Yellow River, Milk River

By Hannah Lowe

If you ask me about ancestors I’ll tell you he weighted codfish down with salt
of Hakka people sold turning milk and musty cornflour. He offered credit to the
always moving, hounded down customers he robbed, angry ticks and crosses
from mountains by knives and blood on the yellowed ledger. But the women
down country to the Yellow River in the beauty parlour raised up their heads
and war with the Punti when he went by, believed those small bones made him
hakka, an insult spat until the Hakka took tender, not a man to rope a child or
the word back; about tough land, bad water stab a counter with a gutting knife
black rice, moving on again: Guangdong, Fujian, Jiangxi He had an inventory
of fortress villages, and the ships of wives he withered in the country, thirteen
that carried the Hakka from the rim of hungry children spread from Milk River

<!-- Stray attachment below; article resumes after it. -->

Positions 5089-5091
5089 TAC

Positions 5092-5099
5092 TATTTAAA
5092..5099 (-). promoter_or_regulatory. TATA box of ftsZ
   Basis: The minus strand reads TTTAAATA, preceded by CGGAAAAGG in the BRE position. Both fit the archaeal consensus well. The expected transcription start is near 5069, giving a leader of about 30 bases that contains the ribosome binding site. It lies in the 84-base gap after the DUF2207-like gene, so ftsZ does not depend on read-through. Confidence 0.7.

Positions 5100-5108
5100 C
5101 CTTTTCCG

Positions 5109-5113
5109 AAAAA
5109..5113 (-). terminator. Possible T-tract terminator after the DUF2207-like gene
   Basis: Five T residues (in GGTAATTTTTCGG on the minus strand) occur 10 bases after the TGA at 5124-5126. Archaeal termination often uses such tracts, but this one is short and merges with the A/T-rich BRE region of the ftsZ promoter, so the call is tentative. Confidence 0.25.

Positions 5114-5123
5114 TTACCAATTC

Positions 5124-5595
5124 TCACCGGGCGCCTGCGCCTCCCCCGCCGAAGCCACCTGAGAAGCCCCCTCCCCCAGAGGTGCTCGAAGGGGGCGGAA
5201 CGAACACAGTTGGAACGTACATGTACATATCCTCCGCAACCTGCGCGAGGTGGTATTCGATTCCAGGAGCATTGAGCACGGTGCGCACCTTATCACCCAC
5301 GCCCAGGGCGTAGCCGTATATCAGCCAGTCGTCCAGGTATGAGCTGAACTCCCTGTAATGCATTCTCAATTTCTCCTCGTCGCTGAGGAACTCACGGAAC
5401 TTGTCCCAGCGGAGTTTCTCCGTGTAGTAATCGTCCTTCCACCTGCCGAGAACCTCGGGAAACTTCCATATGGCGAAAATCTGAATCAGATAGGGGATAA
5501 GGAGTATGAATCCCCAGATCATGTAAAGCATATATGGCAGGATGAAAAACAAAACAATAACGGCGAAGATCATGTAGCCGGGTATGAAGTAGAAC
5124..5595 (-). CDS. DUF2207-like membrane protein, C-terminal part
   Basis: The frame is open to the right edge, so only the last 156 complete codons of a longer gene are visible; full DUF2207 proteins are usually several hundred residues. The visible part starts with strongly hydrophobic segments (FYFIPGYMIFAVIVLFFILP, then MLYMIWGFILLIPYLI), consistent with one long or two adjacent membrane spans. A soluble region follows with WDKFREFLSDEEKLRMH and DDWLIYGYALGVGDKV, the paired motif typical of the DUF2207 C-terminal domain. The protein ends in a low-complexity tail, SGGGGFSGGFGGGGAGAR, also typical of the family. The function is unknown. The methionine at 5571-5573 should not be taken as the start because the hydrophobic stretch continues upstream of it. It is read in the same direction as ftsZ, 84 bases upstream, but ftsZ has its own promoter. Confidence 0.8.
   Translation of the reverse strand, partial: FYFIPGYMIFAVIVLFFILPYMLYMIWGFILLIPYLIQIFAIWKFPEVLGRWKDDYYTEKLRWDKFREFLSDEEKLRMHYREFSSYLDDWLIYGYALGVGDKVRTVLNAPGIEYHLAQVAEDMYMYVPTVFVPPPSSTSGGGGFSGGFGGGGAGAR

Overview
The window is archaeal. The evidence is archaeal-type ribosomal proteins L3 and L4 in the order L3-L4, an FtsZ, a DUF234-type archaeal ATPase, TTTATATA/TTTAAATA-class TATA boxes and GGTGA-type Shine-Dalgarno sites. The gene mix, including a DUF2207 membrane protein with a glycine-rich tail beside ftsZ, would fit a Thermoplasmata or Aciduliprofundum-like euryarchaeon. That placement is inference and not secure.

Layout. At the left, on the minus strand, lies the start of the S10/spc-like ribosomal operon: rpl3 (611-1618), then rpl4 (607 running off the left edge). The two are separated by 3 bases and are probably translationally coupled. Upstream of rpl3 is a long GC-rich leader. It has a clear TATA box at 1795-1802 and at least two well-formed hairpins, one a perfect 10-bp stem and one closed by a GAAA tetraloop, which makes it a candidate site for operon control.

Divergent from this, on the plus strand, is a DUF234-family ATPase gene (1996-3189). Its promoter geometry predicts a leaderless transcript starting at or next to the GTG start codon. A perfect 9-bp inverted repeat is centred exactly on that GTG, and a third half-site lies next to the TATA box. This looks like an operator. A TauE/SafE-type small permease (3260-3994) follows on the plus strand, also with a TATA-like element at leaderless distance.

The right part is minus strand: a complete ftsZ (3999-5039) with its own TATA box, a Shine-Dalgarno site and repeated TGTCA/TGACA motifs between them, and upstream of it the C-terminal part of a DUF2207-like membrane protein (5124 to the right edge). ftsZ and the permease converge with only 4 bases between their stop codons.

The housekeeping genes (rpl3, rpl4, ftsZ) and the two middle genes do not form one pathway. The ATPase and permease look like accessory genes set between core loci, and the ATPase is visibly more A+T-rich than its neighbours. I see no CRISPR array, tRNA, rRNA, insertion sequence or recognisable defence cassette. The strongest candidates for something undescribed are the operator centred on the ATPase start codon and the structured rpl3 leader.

China to Surinam and Taiwan to Yallahs Bay. The youngest boy, a bed-wetter
how Hakka became guest worker he gave a dollar to and sent away, hitch-hiked
to Austria and Spain and Jamaica to Kingston and survived. The only photo is
where my grandfather stepped off the boat of his body in the mahogany coffin
of Hakka men asleep in the bright lights he saved two years for, suited on a bed
of the Chinese temple waiting for brothers, cousins, new lives of emerald silk
about my name, which is now your name too one daughter took it as a souvenir
from two ancestral villages, how there are 80 million Hakka people as proof
scattered in the world, how I found this all out for you at last that he was dead


Hannah Lowe, Chan (Bloodaxe Books, 2016). Reproduced with permission of Bloodaxe Books.